In fact, Italy, as the European governments target the superyachts of the Russian oligarchs, announced the commitment of the ship “Lady M”, 65 meters long and worth 50 million dollars.

Mordasov, who also owned 29.9% of TUI’s equity through Unifirm, rescued the tourist group amid the pandemic. However, he transferred this stake to a corporate entity based in the British Virgin Islands, which is supposed to be controlled by Marina Mordasova, his third wife. And he made this transfer on February 28, four days after the Russian invasion of Ukraine and the same day that the EU announced a series of sanctions against him.

In addition, two weeks before he was sanctioned by Great Britain, he also transferred to Marina Mordasova his majority stake in Nordgold, a London-based mining company. In mid-March, the $ 500 million luxury yacht Nord, almost 142 meters long, was anchored in the Seychelles and then transported to the Russian port of Vladivostok to avoid confiscation.

Suspicious relations with the Kremlin
Two years ago, it was Kerimov who was named the richest man in Russia by Forbes, driven by a rise in gold prices that raised the value of 76% of his family’s shares in its largest gold mining company. Russia, PJSC Polyus. His fortune has fallen since then, but it reaches $ 13 billion.

Last Wednesday, Polyus revealed that its largest shareholder, Kerimov’s son, Sent, had sold 30% of the company’s shares. The move reduced the family’s holdings below 50%, possibly protecting Polyus from sanctions.

Kerimov, 56, is a lonely figure who rarely gives interviews, but is known for showing off his wealth. In the past he organized rich parties which allegedly included performances by Shakira and Beyonce. In 2006, he was seriously injured in a car crash with a $ 650,000 Ferrari in France.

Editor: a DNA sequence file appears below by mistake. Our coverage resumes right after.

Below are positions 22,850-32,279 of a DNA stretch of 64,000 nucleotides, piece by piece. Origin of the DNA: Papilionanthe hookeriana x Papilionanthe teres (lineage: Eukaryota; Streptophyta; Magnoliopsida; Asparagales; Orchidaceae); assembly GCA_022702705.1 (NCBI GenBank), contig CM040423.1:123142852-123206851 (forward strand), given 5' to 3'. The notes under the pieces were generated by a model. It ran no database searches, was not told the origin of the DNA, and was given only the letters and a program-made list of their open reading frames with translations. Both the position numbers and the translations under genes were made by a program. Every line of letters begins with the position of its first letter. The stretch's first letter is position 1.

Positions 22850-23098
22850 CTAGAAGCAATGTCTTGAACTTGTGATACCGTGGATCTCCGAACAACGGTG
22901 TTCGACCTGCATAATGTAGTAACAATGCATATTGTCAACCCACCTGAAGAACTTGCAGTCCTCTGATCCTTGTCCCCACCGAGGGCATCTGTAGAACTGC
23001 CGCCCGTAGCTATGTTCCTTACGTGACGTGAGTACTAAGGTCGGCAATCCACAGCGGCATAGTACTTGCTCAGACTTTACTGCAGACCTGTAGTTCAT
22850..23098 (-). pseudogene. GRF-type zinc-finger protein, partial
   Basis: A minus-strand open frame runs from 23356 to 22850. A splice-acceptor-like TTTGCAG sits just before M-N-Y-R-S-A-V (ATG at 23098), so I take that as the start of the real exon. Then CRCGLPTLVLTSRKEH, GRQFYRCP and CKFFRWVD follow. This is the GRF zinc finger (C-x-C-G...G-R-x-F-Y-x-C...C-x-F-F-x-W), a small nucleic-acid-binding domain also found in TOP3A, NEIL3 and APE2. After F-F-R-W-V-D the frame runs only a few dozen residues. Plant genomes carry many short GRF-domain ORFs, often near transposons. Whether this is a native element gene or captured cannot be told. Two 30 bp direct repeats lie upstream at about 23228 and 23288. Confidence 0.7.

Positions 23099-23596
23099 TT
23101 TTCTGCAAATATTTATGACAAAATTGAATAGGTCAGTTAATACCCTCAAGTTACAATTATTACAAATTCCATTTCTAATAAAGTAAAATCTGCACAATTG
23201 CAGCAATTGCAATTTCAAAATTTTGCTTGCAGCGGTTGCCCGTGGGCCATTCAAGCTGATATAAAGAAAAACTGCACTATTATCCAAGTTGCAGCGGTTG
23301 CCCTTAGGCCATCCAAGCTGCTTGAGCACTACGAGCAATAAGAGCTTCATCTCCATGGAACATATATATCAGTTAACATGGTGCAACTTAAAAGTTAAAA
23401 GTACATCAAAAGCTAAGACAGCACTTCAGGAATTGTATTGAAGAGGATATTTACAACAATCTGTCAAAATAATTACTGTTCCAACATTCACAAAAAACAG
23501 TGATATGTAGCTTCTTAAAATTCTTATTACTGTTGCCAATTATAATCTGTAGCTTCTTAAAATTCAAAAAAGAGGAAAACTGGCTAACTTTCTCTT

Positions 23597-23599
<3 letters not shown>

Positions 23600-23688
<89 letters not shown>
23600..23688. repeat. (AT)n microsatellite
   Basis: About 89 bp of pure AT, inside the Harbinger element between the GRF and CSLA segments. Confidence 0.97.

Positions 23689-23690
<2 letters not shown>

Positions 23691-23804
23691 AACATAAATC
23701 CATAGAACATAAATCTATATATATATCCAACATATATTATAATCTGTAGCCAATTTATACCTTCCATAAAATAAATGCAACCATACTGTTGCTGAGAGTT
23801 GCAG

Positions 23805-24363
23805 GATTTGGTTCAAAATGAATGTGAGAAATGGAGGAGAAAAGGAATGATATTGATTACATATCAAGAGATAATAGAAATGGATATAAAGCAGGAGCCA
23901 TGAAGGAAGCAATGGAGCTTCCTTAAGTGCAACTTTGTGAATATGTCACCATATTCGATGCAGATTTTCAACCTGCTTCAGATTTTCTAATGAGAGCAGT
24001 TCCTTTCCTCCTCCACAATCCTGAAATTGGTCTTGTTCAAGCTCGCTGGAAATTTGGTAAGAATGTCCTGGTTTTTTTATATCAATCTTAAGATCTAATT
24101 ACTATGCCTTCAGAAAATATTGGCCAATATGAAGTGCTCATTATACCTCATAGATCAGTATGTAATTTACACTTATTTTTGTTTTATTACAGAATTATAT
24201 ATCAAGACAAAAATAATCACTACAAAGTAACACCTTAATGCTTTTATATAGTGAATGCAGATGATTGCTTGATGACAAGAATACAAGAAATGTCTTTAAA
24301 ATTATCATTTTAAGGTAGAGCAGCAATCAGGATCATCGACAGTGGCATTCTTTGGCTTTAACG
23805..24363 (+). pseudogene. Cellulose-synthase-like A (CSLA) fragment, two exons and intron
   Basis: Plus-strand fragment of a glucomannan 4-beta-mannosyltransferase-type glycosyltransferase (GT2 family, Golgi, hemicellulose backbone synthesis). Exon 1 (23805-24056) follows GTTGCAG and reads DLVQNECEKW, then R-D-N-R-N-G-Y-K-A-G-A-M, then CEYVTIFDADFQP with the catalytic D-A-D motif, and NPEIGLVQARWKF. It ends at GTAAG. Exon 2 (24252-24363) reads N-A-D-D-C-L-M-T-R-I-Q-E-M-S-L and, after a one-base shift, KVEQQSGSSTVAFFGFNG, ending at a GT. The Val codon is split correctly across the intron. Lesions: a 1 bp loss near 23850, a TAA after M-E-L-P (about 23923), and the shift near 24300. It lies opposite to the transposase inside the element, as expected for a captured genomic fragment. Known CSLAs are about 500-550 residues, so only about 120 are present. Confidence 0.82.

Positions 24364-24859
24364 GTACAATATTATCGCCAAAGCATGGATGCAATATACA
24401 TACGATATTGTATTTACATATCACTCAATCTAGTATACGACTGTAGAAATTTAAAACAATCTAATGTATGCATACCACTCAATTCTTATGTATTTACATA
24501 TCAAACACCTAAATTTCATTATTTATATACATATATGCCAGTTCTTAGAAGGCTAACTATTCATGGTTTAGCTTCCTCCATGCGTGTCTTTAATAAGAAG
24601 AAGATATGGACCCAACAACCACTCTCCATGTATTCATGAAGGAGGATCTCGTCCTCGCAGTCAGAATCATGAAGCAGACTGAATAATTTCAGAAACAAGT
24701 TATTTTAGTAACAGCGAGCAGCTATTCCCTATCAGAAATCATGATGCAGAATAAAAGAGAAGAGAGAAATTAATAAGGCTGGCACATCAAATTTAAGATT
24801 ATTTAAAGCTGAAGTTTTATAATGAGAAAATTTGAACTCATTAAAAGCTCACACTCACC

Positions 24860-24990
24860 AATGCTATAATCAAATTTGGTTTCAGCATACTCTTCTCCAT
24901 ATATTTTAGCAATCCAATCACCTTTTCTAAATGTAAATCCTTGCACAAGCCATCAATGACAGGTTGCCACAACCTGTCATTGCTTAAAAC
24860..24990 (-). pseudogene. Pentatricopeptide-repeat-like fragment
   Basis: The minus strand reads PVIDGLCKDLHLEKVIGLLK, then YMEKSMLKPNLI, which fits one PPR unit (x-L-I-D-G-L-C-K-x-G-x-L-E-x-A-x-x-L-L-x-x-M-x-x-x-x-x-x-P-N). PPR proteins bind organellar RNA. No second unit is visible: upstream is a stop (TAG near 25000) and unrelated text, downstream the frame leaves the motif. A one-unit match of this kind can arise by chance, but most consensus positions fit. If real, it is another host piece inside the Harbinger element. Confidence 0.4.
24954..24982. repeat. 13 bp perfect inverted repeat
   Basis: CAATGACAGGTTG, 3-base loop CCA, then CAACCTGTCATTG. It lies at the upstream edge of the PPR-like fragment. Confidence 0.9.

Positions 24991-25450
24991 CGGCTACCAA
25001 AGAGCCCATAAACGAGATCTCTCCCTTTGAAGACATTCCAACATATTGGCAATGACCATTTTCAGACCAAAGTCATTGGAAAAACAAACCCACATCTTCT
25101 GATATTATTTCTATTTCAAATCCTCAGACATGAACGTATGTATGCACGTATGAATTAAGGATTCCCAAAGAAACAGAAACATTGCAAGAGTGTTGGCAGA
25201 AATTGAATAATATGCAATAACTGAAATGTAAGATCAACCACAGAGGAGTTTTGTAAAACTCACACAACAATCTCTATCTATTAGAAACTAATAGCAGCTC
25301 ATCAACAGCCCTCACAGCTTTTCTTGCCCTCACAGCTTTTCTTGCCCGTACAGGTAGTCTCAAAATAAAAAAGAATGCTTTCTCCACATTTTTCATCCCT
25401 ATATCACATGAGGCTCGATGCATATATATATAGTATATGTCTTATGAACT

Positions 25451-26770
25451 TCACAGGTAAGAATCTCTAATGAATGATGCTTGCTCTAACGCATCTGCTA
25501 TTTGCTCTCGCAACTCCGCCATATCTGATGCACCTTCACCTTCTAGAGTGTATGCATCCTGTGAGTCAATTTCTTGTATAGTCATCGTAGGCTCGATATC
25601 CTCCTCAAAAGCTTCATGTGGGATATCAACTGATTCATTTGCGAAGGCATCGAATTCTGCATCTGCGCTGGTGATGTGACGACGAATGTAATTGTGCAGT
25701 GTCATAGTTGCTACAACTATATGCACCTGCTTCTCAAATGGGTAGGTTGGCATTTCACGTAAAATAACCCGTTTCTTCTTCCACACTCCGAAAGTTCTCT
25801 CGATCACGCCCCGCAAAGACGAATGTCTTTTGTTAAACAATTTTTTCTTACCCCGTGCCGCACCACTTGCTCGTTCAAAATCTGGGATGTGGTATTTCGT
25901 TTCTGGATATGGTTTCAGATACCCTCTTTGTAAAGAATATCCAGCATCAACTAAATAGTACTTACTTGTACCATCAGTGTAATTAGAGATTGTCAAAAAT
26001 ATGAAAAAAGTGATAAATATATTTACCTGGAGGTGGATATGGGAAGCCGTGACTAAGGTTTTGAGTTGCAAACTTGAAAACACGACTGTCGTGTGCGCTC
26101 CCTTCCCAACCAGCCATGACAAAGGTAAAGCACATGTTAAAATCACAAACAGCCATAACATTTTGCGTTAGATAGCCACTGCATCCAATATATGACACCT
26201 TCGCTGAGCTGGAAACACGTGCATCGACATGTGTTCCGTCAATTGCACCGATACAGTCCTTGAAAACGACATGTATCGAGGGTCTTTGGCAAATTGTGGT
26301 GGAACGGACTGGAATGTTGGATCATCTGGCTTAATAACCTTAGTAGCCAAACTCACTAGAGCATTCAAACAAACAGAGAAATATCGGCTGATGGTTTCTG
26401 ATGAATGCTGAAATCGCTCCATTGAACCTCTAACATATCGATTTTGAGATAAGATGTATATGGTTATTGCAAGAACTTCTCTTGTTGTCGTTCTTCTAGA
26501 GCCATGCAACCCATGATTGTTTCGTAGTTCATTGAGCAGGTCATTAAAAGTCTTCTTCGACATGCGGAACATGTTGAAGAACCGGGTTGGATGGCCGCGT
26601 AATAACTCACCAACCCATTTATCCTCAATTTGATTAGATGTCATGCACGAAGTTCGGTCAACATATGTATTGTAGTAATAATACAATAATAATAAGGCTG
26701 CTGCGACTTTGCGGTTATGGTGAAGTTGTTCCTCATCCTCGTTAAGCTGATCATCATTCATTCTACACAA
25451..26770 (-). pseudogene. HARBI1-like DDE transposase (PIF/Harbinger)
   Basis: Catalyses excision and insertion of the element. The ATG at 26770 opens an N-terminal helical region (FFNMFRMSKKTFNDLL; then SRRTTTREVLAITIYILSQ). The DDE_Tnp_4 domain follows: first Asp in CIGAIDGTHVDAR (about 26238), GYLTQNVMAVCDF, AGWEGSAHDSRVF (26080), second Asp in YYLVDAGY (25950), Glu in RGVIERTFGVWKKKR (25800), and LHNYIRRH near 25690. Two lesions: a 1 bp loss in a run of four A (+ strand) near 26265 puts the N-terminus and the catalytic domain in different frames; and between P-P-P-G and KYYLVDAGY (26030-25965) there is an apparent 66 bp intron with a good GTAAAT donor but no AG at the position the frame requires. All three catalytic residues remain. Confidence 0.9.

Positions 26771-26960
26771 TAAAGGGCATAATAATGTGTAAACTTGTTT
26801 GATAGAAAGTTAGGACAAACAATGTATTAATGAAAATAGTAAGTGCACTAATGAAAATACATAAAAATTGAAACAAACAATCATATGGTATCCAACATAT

As a trained accountant, he made his initial fortune by acquiring early shares in Russian companies. He took advantage of the golden opportunities offered by Boris Yeltsin through the privatization of state property. At the age of 27, he founded an investment bank, Fedprombank, which financed the state-owned industries of the former Soviet Union. He managed to make his huge fortune by exploiting faltering former state-owned public companies, which he privatized and sold at multiple prices.

After the Russian crisis, Kerimov found himself with a huge fortune and a firm position in the state apparatus. It acquires a series of oil companies, mining companies, invests in subsequent energy giants, while in 2009 it acquires 80% of the largest gold production company in Russia.

According to US officials, Kerimov acquired shares in companies and enriched himself with the help of billions of dollars in loans from Kremlin-backed banks.

The ability of a stranger to borrow such huge sums has sparked speculation among Russian experts and Western officials about the Kremlin’s connections. This suspicion became more apparent in 2016 when it was reported that companies affiliated with Kerimov had paid $ 200 million to offshore companies affiliated with Sergei Roldugin, a cellist and an old friend of Putin.

The latest indication of Kerimov’s close relationship with Putin was that he was among businessmen summoned to a meeting with the Russian president on the day the country’s armed forces began invading Ukraine.

An effort full of obstacles
Information gaps “are one of [υφιστάμενες] challenges with regard to the FinCEN files, “said a senior US Treasury official. “FinCEN [Δίκτυο Δίωξης Οικονομικών Εγκλημάτων των ΗΠΑ] and similar organizations in the UK but also around the world are probably the most important part [στο “παζλ”] of tracking down oligarchs “.

In recent weeks, as new sanctions have been announced in response to the Russian invasion of Ukraine, the US Treasury Department has called on banks and other financial institutions to look more closely at monetary transactions and to be more diligent in reporting to FinCEN.

But, according to the WP post, even organized efforts to expose offshore account holders could come to a standstill.